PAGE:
No Borders, No Limits: Nikkatsu Action Cinema

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5.0 out of 5 stars Black Tight Killers and Yakuza Graveyards

At some time in the late 1950’s, Japanese film got cool. Really cool. The Western influences of cowboy flicks, bop jazz and big American cars imported during the Post-occupation era left a powerful mark, and movie makers discovered how to distill all of these foreign ingredients into their base elements, then mix them together with Japanese style to produce a unique genre known as the “borderless action” film. The term comes from the merging of East and West, creating a world with the best of both, filled with hardboiled hoodlums and beautiful but deadly dance hall girls.

Looking to re-jump their business, which had been put on hold during the War years, Nikkatsu studios was the cutting edge of this new style, pumping out hits and rising stars the likes of which had never been seen before. Starting with Sun Tribe flick Crazed Fruit, which introduced superstar Ishihara Yujio, Nikkatsu dug into the amoral world of Japan’s youth. Sex, drugs and jazz & roll. It wasn’t the lifestyle everyone was leading, but it was the one everyone wanted to be leading.

Mark Schilling’s “No Borders, No Limits” is a history lesson on the Nikkatsu action films. An often underappreciated genre, these films rarely held the West’s appreciation in the same way as the Samurai genre, probably due to their lack of “Japanese-ness” with nary a ninja nor geisha in sight. However, due largely to Tarantino bringing things full circle by producing Nikkatsu-influenced Kill Bill and the Grindhouse series, there has been a renewed and deserved interest in the Nikkatsu golden age.

Understanding the relative unfamiliarity, Schilling has put together a guided tour through these borderless territories, introducing you to the major players, the actors and directors whose energy and youth made these dynamic flicks popular. Essentially a series of articles rather than a continuous book, Schilling introduces such powerhouses as the Nikkatsu Diamond Line, the four young men who could bring a nation of women to their knees with a well-placed swagger or snarl of the lip, and Suzuki Seijun, whose sometimes bizarre style would cause him to be fired by his own study, but become legendary overseas.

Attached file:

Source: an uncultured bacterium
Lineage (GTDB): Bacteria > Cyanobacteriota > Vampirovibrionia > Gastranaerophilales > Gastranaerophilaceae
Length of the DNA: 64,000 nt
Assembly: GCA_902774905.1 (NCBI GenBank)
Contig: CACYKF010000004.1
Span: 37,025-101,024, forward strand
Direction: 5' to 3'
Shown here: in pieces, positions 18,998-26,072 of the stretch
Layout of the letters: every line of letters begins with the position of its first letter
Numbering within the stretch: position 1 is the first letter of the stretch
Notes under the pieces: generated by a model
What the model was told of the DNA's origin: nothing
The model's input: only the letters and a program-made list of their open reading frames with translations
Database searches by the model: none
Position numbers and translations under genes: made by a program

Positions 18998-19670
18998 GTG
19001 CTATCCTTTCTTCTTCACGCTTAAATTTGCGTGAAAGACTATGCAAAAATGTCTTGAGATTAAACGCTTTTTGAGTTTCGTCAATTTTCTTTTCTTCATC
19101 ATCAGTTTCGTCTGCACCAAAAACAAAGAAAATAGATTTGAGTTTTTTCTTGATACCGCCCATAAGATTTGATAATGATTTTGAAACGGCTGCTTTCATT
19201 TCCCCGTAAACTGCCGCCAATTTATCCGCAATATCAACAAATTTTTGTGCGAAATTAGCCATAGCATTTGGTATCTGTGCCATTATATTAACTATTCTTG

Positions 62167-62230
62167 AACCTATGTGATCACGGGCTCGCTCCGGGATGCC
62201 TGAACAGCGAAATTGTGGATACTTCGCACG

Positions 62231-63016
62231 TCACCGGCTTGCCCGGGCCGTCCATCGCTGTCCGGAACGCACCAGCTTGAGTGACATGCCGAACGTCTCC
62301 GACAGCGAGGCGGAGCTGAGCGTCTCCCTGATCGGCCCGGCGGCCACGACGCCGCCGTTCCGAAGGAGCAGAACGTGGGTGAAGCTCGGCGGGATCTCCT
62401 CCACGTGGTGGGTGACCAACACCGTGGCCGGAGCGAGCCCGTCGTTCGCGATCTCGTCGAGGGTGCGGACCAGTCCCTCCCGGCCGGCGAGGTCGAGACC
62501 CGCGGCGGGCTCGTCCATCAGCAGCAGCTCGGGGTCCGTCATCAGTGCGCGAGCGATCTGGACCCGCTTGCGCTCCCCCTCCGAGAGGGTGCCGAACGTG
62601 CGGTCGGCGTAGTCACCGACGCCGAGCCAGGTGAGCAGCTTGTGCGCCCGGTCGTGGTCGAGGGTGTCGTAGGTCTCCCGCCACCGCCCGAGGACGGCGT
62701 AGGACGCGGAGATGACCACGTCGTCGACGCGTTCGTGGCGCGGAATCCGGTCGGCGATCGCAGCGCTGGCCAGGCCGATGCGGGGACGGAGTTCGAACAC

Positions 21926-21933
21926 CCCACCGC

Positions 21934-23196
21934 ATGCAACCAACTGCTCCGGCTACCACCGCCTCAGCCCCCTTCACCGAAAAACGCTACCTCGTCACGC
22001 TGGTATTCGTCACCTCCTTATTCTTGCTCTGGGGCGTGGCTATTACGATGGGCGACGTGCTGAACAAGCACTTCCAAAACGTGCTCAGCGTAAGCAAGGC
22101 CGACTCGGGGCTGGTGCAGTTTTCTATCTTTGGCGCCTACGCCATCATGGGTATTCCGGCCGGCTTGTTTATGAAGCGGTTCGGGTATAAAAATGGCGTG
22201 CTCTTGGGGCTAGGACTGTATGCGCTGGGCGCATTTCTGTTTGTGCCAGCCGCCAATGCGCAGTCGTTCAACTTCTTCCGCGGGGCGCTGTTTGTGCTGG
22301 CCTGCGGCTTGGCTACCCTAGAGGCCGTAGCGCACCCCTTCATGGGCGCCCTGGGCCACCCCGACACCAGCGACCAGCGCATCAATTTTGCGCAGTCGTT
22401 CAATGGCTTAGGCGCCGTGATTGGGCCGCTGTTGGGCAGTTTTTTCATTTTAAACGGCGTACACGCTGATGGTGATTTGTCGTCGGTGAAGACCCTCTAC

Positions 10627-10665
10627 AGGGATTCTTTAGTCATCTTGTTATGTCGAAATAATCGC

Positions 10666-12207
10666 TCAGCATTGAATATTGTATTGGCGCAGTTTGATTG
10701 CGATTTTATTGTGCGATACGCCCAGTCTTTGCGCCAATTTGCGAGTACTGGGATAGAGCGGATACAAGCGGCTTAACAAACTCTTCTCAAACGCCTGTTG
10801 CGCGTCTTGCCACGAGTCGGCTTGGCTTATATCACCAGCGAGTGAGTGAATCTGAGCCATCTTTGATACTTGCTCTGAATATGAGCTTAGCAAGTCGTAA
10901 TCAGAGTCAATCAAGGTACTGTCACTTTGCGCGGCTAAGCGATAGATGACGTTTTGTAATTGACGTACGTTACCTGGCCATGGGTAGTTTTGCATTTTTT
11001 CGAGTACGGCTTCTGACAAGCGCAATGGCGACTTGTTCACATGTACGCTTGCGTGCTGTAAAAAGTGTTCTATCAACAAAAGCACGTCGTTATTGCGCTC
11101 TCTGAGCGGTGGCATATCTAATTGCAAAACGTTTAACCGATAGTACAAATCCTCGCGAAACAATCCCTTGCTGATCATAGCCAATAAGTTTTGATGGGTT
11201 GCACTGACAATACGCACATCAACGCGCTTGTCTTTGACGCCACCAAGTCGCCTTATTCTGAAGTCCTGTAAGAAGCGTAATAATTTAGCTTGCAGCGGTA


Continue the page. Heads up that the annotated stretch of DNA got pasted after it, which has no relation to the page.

On top of that, there are a few interviews, including the fabulous Shishido Joe (Youth of the Beast, Tokyo Drifter) and director Masuda Toshio (Girl Boss Revenge). It is great to read the personal stories and opinions of these film giants, and to get a glimpse backstage. Full color reproductions of the posters for the various films are and added treat as well, giving you a taste of the style and flair found in the Nikkatsu of this time.

If there is any problem with “No Borders, No Limits”, it is that DVD companies have not kept up. You are going to want to see pretty much every flick that gets showcased, but not all of them are readily available. Some of the famous ones, like Stray Cat Rock: Sex Hunter, will wet your appetite but leave you hungry for gems like “A Colt is my Passport” and “Slaughter Gun”. However with the current revival and recognition of Nikkatsu action flicks, these will be likely to be released soon.

Contemporary Japanese Film

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3.0 out of 5 stars A collection of essays, interviews and film reviews

“Contemporary Japanese Film” is a mis-named book. Judging from the title and size, I was expecting something along the lines of a continuation of Donald Richie’s seminal “100 years of Japanese film,” something bringing equal insight into contemporary Japanese film as Richie brought into the historical. Instead, “Contemporary Japanese Film” is nothing more than a collection of previously published and unconnected essays, interviews and film reviews by Japan-based film critic Mark Shilling. Obviously, someone saw the potential to make money off of existing material, without further work. There are no original articles.